The Precambrian-Cambrian transition records one of the most important intervals in the history of life.  It encompasses appearance and diversification of metazoans, a change in style of bioturbation (organisms are moving to different types of environments within the sediment), and mineralization of skeletons.  
Sedimentologists, stratigraphers, paleontologists, have studied this interval to try to learn about: 
  • the time of the boundary, and correlating the boundary globally
  • timing of evolutionary events
  • what environments were like where these events were happening
  • how environments were distributed
They studied stratigraphic columns and looked at lithologic, paleontologic, and chemostratigraphic data.  We will talk about each of these types of data and how they are correlated in the context of the pC-C boundary in southern California. 

Stratigraphy Types
Biostratigraphy: characterization and correlation of rocks based on their fossil content, based on the principle that organisms have undergone successive changes through geologic time
Chemostratigraphy:  characterization and correlation of rocks based on their chemical composition, based on the principle that certain chemical signatures occur globally through geologic time
Why is studying the pC-C boundary in California interesting? 
  • The boundary is defined by a trace fossil that is present in siliciclastic rocks
  • It is also defined by a specific chemical signature in carbonate rocks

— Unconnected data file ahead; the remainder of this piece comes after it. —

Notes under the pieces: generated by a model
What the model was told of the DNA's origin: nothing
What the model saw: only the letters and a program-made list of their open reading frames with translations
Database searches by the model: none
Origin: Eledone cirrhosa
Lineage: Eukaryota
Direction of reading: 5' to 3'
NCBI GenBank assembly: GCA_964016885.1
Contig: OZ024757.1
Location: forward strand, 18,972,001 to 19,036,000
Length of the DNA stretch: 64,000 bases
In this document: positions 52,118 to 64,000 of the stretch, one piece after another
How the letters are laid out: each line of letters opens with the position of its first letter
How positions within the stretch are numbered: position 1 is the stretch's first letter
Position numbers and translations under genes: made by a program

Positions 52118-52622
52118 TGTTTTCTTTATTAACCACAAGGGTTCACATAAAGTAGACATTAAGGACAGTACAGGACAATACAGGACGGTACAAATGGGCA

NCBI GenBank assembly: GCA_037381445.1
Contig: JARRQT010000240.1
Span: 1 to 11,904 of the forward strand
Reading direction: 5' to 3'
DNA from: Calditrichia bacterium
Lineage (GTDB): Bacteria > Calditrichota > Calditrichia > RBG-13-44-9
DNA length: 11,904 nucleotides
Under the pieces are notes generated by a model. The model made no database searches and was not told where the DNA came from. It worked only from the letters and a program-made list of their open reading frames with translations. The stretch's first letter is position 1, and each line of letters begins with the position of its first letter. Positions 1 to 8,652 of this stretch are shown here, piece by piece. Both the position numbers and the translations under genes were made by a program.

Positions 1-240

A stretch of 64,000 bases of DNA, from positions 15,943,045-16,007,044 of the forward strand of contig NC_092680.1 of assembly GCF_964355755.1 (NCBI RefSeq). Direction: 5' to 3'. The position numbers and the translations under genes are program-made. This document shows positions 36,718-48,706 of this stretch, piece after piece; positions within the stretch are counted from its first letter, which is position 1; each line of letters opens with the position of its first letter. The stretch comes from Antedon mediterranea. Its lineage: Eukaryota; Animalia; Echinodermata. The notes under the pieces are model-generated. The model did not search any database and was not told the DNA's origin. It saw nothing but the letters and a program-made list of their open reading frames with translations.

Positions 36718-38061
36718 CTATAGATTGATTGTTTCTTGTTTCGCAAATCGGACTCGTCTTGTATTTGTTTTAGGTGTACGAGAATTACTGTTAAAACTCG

• Many regions that preserve this boundary do not have both siliciclastics and carboantes together, but they are both present in this region so we can see how they correlate
Paleogeographic map of North America 
550 Ma:
510 Ma:
Regional map showing positions of the craton margin relative to the Death Valley region and White-Inyos
From Corsetti and Hagadorn, 2003, Sedimentary Record:
Look at White-Inyo stratigraphic column (on left of the following figure) and talk through the whole thing - lithology, fossils including trace fossils...
From Corsetti and Hagadorn, 2003, Sedimentary Record:
Formations around the Precambrian-Cambrian boundary:
  • Wyman Formation: interbedded mudrock, siltstone, quartzite; interbedded carbonate layers that increase in number upsection --> shallow marine deposition
  • Reed Dolomite: cross bedded oolitic grainstone, stromatolites --> shallow marine, subtidal to intertidal; then hummocky cross bedded sandstone --> deposition below normal wave based, but above storm wave base. 
  • Deep Spring Formation: siliciclastic carbonate couplets, with ripple laminated quartzites with hummocky cross stratification, cross bedded oolites, intraclastic grainstone --> high energy shallow water depositional environment.  
Each of these is a formation: a mappable unit that can be defined by its lithology and stratigraphic position; has some degree of homogeneity in rock type, mineralogical composition, sedimentary structures, fossil content.  

Treptichnus pedum - pC-C boundary index fossil globally; it is one of the first (and once thought to be the first) complex trace fossils, indicating more complex organisms that made the trace.   Show examples of this trace fossil.

Once we get into the Cambrian trilobites are good index fossils that are useful for biostratigraphy; specific time zones with unique assemblages of trilobite species.